According to The Times of Malta, Farrugia is suspected to have had irregular access to commercially sensitive and confidential information at the authority. The Financial Crime Investigation Department of the police is leading the investigation.
Farrugia was removed from the MGA last Wednesday. An internal review this week determined that Farrugia should be dismissed and the matter referred to the police. After being informed by the MGA on Thursday morning, Farrugia submitted his resignation.
Senior MGA sources claimed that Farrugia was caught red-handed using data owned by the authority.
They said that he had been moving confidential information from MGA servers to his personal account after examining his work devices. A source inside the authority stated that "the police will now need to establish what he did with this data."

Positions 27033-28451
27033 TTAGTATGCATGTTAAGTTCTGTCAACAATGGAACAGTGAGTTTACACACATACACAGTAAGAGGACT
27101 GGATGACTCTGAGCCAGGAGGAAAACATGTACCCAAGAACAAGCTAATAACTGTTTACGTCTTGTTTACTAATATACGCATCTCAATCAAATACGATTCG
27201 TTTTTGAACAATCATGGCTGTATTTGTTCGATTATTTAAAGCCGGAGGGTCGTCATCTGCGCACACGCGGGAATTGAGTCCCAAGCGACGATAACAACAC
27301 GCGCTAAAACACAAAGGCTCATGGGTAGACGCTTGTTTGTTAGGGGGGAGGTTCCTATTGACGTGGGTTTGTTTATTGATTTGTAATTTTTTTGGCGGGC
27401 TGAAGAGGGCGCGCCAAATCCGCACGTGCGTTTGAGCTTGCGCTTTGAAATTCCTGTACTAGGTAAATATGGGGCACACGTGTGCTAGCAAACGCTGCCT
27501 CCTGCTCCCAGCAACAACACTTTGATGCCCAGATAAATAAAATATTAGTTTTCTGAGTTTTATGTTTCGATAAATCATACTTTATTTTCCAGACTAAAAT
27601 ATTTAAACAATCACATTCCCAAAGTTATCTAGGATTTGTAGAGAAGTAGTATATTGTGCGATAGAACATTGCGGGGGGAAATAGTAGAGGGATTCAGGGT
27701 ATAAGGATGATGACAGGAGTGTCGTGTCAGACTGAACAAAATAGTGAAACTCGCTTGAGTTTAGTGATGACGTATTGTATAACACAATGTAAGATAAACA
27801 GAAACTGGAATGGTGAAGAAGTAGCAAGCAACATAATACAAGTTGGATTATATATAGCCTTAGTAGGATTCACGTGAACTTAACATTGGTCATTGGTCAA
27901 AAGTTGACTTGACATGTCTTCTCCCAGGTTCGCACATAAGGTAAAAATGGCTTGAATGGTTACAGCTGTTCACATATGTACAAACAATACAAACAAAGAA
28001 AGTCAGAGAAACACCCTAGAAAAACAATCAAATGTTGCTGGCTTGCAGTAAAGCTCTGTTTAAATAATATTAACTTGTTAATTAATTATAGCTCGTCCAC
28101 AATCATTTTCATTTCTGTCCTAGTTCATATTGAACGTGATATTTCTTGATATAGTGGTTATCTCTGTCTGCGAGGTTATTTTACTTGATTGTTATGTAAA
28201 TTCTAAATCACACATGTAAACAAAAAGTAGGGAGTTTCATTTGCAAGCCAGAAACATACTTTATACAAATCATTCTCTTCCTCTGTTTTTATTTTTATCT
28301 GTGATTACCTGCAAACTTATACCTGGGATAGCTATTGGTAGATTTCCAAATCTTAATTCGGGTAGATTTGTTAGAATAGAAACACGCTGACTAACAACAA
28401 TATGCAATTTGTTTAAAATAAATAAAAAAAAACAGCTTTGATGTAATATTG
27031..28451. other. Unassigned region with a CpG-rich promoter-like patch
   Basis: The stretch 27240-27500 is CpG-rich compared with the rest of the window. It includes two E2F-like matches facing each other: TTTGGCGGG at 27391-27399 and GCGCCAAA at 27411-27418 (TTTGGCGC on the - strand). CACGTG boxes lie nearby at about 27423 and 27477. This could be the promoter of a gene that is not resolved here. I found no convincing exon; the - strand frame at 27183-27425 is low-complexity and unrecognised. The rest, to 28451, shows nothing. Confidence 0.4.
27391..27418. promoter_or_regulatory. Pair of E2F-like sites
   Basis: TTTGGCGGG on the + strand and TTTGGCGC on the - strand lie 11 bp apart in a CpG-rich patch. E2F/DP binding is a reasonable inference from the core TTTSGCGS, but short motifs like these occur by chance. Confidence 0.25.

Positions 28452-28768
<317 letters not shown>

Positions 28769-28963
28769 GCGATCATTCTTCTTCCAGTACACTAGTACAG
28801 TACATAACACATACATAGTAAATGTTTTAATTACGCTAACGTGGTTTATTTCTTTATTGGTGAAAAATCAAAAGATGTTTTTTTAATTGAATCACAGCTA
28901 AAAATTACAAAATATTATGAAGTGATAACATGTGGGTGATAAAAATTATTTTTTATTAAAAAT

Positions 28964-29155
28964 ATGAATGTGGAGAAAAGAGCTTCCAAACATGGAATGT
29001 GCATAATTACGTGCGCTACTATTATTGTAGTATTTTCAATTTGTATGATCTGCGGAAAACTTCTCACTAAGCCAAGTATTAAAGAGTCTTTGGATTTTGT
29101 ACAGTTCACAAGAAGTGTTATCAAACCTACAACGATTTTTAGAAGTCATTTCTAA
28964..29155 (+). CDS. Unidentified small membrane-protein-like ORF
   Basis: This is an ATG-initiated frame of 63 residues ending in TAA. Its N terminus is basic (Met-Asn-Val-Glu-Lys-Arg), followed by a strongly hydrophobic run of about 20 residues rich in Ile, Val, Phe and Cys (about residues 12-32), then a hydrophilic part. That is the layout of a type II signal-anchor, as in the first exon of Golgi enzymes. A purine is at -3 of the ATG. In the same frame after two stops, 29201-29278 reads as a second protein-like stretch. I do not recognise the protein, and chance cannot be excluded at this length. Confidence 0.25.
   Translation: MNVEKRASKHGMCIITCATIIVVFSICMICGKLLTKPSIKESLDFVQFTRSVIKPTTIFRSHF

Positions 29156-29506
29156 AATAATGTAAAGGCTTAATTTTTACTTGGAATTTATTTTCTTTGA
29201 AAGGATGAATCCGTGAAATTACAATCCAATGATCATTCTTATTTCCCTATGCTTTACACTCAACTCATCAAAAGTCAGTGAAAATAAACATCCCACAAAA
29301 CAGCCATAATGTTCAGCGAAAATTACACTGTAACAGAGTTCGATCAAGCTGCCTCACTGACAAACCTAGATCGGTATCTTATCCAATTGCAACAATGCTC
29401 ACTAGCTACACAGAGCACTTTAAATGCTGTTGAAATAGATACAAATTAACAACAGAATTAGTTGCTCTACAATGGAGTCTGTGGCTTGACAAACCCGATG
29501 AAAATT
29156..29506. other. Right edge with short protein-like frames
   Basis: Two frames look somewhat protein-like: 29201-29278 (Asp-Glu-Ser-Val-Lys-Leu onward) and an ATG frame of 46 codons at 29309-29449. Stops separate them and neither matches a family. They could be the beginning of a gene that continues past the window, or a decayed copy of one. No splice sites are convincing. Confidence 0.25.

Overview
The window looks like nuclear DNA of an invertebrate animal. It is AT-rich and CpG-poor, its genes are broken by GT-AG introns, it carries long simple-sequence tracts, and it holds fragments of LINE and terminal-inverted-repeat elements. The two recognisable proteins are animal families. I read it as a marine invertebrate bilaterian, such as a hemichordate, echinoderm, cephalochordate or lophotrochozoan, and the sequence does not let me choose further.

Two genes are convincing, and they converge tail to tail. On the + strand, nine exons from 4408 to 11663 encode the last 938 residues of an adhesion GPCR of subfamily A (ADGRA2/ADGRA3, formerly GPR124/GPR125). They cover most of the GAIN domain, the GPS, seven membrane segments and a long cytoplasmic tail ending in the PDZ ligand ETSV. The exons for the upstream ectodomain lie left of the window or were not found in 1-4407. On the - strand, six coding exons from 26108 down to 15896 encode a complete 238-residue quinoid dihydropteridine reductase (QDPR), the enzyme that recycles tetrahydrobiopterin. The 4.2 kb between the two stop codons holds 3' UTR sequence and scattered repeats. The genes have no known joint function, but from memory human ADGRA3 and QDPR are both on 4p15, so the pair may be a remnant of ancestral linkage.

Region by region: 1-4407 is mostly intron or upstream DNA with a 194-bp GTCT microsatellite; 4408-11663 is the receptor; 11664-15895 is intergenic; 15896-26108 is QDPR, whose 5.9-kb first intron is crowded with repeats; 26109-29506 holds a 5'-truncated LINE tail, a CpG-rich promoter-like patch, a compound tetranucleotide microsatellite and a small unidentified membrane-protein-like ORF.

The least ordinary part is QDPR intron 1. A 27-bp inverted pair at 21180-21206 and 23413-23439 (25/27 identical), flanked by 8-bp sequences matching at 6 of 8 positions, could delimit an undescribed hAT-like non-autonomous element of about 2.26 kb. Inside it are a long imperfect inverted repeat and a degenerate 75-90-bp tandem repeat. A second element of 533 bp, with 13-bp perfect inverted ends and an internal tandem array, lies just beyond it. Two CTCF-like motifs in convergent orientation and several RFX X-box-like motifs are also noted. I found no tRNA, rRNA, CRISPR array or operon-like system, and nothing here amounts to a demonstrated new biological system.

The authority added that Farrugia no longer has any ties to the MGA and that he cannot represent or speak for it.
The MGA isn't the only one to be in the news about alleged data breaches. In a report published earlier this year by the Times of Malta, Heathcliff Farrugia (no relation to Jason Farrugia), the former CEO of the MGA, is currently facing criminal charges after an investigation into influence trading with Yorgen Fenech.
Authorities claim that Farrugia gave Fenech commercially sensitive information on rival casino operators. It is unclear whether Farrugia was paid kickbacks to provide the information. To protect Malta's reputation in gaming, the investigation was initially kept secret. The Times of Malta eventually discovered the truth.
The attractive tax rate, favorable regulatory system and EU membership have all attracted operators to Malta for many years. This has allowed it to offer fluid financial services with Europe.
This past June, Malta became the first country in the European Union to be listed on the Financial Action Task Force's greylist.